Previous studies have reported that dyslipidemia is one of the highest risk factors for impaired fasting glucose levels and T2DM.4,33 Similarly, elevated TG and low level of HDL were associated with a higher T2DM risk in our nomogram. HDL may inhibit the incidence of T2DM by decreasing apoptotic loss of pancreatic β-cells and endoplasmic reticulum (ER) stress.34 Adipose tissue, as an endocrine organ, can affect lipid metabolism and glucose levels, and TG is the most abundant lipid in adipose tissue. TG may directly contribute to glucose metabolism disorders. Thus, dyslipidemia may have underlying pathophysiological changes in individuals with abdominal obesity that contribute to T2DM and heterogeneity may exist among individuals.
In our nomogram, participants who were past or current smokers were more likely to develop T2DM than those who never smoked. In Japan, a systematic review and meta-analysis suggested that cigarette smoking is not only related to an increased incidence of T2DM but also could have a substantial effect on increasing the burden of T2DM.35 Additionally, a meta-analysis and system review of 88 prospective studies with nearly six million participants and 295,446 incident cases reported that tobacco smoking increased the incidence of T2DM in comparison to nonsmokers.36 The World Health Organization (WHO) also recommends smoking cessation to prevent T2DM. To date, a complete understanding of the mechanisms underlying tobacco abuse and pancreatic β cell damage is lacking. However, numerous studies have indicated that smoking and nicotine can affect pancreatic beta cell function, body composition, and peripheral insulin sensitivity.37,38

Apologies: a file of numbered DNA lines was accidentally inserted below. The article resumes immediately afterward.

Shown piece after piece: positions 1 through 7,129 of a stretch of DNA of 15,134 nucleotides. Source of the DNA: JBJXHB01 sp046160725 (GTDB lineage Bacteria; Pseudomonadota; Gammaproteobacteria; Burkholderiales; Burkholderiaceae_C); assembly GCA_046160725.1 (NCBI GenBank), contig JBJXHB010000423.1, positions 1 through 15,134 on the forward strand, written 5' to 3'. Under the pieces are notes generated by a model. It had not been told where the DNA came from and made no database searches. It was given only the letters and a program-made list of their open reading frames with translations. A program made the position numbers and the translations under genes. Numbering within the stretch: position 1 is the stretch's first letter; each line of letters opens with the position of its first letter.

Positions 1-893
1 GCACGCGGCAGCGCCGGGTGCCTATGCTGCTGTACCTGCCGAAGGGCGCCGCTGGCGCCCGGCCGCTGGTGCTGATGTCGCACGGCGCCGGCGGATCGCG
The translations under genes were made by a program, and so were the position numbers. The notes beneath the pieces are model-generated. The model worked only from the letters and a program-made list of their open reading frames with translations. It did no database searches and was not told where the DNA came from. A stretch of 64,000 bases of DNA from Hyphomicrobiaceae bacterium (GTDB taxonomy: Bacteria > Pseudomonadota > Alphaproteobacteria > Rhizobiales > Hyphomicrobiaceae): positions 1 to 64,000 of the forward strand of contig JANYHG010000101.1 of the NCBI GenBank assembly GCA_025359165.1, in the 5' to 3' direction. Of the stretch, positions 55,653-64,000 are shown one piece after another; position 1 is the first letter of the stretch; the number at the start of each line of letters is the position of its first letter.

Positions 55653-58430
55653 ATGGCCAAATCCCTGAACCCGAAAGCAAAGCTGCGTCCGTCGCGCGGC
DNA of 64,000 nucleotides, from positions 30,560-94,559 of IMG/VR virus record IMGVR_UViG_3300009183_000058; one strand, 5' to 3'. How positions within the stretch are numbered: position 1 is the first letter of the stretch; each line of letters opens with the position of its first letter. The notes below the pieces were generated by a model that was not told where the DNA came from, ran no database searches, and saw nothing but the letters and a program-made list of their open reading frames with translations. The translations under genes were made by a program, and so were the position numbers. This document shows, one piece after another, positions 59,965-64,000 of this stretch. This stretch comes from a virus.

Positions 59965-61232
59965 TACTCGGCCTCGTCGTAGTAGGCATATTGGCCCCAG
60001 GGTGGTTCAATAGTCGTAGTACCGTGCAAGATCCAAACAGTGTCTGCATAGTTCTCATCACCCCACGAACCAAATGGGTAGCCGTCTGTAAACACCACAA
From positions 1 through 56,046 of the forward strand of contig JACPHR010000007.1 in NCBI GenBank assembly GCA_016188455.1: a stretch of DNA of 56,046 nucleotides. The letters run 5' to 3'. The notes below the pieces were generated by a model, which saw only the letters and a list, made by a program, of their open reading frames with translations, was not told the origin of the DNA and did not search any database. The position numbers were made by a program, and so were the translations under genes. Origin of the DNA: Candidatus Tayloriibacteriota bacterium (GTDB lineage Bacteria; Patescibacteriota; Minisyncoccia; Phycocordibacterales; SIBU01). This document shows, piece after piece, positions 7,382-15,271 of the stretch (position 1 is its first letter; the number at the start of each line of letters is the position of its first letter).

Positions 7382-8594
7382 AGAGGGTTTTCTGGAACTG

HbA1c is a well-known and efficient predictor and diagnostic tool of T2DM39 and its various complications. An ambidirectional cohort study indicated that patients with both high FPG and abnormal HbA1c are at a higher risk of developing T2DM, while HbA1c in combination with FPG may help distinguish the subgroups with the highest risk of diabetes in people with impaired fasting glucose.9,40 Elevated FPG levels are associated with lower insulin response and sensitivity and are related to an increased incidence of T2DM.41
To the best of our knowledge, this is the first nomogram to predict incident T2DM in obese patients with abdominal obesity, using a standardized lifestyle factor questionnaire. The scale of research data is relatively large in Japan. Currently, obesity is the most important risk factor leading to the onset of T2DM. Our nomogram can improve primary care strategies and facilitate appropriate T2DM detection in obese individuals, which has good value for public health care benefit. In order to better apply in clinical practice, we consider that the variables needed in nomogram are common and easy to obtain in clinical practice. This study has some limitations. First, our validation group consisted of the same individuals as the training group, which may suggest that the results were too optimistic. Second, this large-scale cohort study focused on a Japanese population. Whether the model exhibits better power in other ethnicities requires further validation in external cohorts. Third, due to the second analysis, some indicators, or novel biochemical markers, such as genetic factors, could not be adjusted in this study.